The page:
Carbon Wave Glider

Developing new platforms for carbon measurements

Use of this vehicle could lead to a new paradigm for economical underway surface observations that does not rely on expensive research ships and is not restricted to the standard shipping lanes of volunteer vessels.

Wave Glider Underwater

Photo of a Wave Glider from underwater. Photo courtesy of LRI Inc.

Wave Glider Underwater

Wave Glider Underwater

The PMEL carbon group has teamed up with Liquid Robotics Inc. to integrate a MAPCO2 system, a SeaFET pH sensor and a SeaBird CTD into a Wave Glider vehicle. The Wave Glider represents an innovative approach to ocean persistent presence; it harnesses ocean wave energy to provide essentially limitless propulsion while solar panels continually replenish the batteries used to power the Wave Glider’s control electronics and payload systems. The Wave Glider vehicle is propelled by the purely mechanical conversion of ocean wave energy into forward thrust, independent of wave direction. Through extensive engineering trials and demonstrations, the Wave Glider’s capability for long-term autonomous operation in the open and coastal oceans has been firmly established. The Wave Glider has successfully circumnavigated the Big Island of Hawaii, surveyed West Coast of the North American from Canada to Mexico, and crossed the Pacific Ocean from Hawaii to San Diego.

Carbon Wave Glider Photo

The figure above shows a cut-away view of the integration of the MAPCO2 sensor onto the Wave Glider platform (Carbon Wave Glider, CWG). The resulting CWG will be capable both of conducting autonomous, basin-scale ocean transits to provide new insight into the spatial variability of carbon uptake and associated parameters and of acting as a long-duration (up to 6 months) "virtual mooring” to augment the existing sparse collection of moored carbon science sensors.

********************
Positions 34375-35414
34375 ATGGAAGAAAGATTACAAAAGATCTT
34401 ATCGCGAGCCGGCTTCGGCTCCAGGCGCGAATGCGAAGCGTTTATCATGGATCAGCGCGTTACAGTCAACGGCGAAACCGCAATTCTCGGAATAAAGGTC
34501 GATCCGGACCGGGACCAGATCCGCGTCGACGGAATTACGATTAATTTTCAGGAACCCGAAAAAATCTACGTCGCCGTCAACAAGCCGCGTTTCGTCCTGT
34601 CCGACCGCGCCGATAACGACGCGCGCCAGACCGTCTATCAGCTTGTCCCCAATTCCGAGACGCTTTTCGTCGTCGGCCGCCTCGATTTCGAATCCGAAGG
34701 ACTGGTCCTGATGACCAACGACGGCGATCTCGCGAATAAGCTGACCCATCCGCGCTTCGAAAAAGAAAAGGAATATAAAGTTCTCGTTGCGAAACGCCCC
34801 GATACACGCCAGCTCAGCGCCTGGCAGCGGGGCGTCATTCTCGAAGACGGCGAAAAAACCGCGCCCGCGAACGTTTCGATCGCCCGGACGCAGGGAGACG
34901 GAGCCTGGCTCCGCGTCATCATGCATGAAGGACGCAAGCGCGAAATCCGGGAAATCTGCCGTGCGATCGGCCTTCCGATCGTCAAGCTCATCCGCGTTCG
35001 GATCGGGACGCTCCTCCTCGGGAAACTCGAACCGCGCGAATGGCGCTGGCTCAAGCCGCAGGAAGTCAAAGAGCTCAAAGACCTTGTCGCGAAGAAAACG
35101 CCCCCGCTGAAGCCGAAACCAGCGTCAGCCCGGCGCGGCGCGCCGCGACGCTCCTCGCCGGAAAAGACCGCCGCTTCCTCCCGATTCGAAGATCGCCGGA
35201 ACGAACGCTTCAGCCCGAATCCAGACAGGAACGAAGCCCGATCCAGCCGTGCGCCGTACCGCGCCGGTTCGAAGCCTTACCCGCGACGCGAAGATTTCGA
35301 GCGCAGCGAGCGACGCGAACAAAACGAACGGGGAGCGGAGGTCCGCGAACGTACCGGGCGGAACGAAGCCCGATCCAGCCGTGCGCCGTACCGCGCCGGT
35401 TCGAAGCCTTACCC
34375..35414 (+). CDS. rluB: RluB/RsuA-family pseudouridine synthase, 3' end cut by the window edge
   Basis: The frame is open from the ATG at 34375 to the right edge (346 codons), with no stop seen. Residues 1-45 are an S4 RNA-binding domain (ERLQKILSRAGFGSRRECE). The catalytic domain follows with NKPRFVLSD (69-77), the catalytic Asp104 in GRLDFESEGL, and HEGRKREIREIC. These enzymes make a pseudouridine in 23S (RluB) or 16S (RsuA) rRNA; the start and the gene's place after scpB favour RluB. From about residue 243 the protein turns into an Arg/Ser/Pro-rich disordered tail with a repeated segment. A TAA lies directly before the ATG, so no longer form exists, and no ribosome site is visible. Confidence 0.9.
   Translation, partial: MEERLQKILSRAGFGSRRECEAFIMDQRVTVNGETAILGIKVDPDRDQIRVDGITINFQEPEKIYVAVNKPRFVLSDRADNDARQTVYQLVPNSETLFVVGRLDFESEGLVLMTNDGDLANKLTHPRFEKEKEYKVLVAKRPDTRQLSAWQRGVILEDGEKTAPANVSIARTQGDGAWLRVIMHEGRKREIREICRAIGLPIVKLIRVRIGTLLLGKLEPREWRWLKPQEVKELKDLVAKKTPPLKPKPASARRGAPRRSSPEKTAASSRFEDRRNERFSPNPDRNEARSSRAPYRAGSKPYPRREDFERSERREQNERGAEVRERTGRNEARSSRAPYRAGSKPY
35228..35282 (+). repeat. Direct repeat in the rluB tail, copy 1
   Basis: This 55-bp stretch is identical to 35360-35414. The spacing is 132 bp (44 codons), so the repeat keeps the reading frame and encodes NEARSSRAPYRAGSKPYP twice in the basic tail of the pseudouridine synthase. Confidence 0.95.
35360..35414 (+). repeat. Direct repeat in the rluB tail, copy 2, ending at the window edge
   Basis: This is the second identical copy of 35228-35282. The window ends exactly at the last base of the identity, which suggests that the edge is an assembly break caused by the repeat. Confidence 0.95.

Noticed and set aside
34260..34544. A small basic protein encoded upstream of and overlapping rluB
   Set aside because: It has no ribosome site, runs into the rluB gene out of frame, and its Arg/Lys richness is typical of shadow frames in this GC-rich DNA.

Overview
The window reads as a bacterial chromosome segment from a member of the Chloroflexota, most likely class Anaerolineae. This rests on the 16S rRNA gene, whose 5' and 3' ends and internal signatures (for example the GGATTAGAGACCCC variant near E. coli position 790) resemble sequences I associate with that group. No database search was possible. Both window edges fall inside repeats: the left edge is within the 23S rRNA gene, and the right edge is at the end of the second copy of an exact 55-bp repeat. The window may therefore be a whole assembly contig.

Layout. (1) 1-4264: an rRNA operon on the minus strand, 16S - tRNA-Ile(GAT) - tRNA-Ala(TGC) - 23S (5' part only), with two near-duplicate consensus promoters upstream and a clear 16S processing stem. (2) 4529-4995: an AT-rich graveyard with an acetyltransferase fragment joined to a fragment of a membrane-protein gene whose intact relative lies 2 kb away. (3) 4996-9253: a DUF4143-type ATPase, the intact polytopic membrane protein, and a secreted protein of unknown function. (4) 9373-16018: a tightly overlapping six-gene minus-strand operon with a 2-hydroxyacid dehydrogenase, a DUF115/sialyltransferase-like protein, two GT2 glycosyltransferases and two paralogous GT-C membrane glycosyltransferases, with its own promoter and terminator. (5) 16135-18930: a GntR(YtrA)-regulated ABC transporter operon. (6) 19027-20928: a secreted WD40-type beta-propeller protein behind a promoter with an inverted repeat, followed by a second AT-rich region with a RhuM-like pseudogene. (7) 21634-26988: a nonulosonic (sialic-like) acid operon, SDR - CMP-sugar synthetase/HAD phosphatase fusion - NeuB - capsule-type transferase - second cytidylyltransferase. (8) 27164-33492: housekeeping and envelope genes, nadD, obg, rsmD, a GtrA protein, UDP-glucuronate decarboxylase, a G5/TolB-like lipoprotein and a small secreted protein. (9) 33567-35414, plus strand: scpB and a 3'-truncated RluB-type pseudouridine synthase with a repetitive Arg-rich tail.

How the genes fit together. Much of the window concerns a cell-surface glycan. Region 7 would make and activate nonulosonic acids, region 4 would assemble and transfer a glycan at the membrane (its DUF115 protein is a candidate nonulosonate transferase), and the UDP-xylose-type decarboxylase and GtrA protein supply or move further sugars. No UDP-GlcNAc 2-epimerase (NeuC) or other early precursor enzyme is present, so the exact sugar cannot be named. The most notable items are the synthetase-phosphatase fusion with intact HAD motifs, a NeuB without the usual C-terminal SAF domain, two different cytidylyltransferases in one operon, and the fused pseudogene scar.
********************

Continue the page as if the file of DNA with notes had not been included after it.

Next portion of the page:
Two integrated CWG systems have been constructed and deployed out of Westport, WA for their maiden voyages on August 3, 2011. The two CWGs were operated side-by-side for two weeks as they traveled north to occupy an east-west survey line at 47°N. After two weeks of running together, one CWG was sent south to survey surface carbon concentrations off the southern Washington and Oregon coasts while the other continued to survey the northern Washington line.

The timing and location of the CWG deployment was coordinated to take advantage of the 2011 West Coast cruise which crossed with the CWGs several times. The CWGs were also navigated around several PMEL CO2 moorings (e.g. Cape Elizabeth, La Push) so the data from these different platforms can be compared. These crossings between the two CWGs, the CWGs and the research ship, and the CWGs and the buoys will be carefully examined over the next few months to evaluate the quality of the data collected.

The CWGs were recovered in September and will be redeployed in Hawaii where they will go to the Hawaii Ocean Time-series (HOT) site for a second data quality test in this stable subtropical open ocean environment.

Transcript below

0:05 >> Unmanned wave gliders are a simple, cost-effective platform for collecting ocean data
0:11 >> that does not rely on expensive ships or buoys.
0:37 >> This wave glider is propelled through the water by six underwater "wings" or fins
0:42 >> that convert wave energy into forward thrust.
0:47 >> With instrumentation and electronics powered by batteries replenished by solar panels,
0:53 >> the wave gliders can operate independently for hundreds of miles and many months.
1:02 >> This heavily instrumented wave glider measures salinity, temperature, and acidity of the
1:07 >> ocean as well as carbon dioxide in the surface seawater and in the air.
1:13 >> Similar wave gliders will be deployed off the coast of Hawaii this winter
1:18 >> and in the Arctic during the ice-free summertime.
1:21 >> The simple and easily deployed gliders are quickly becoming the future of ocean research.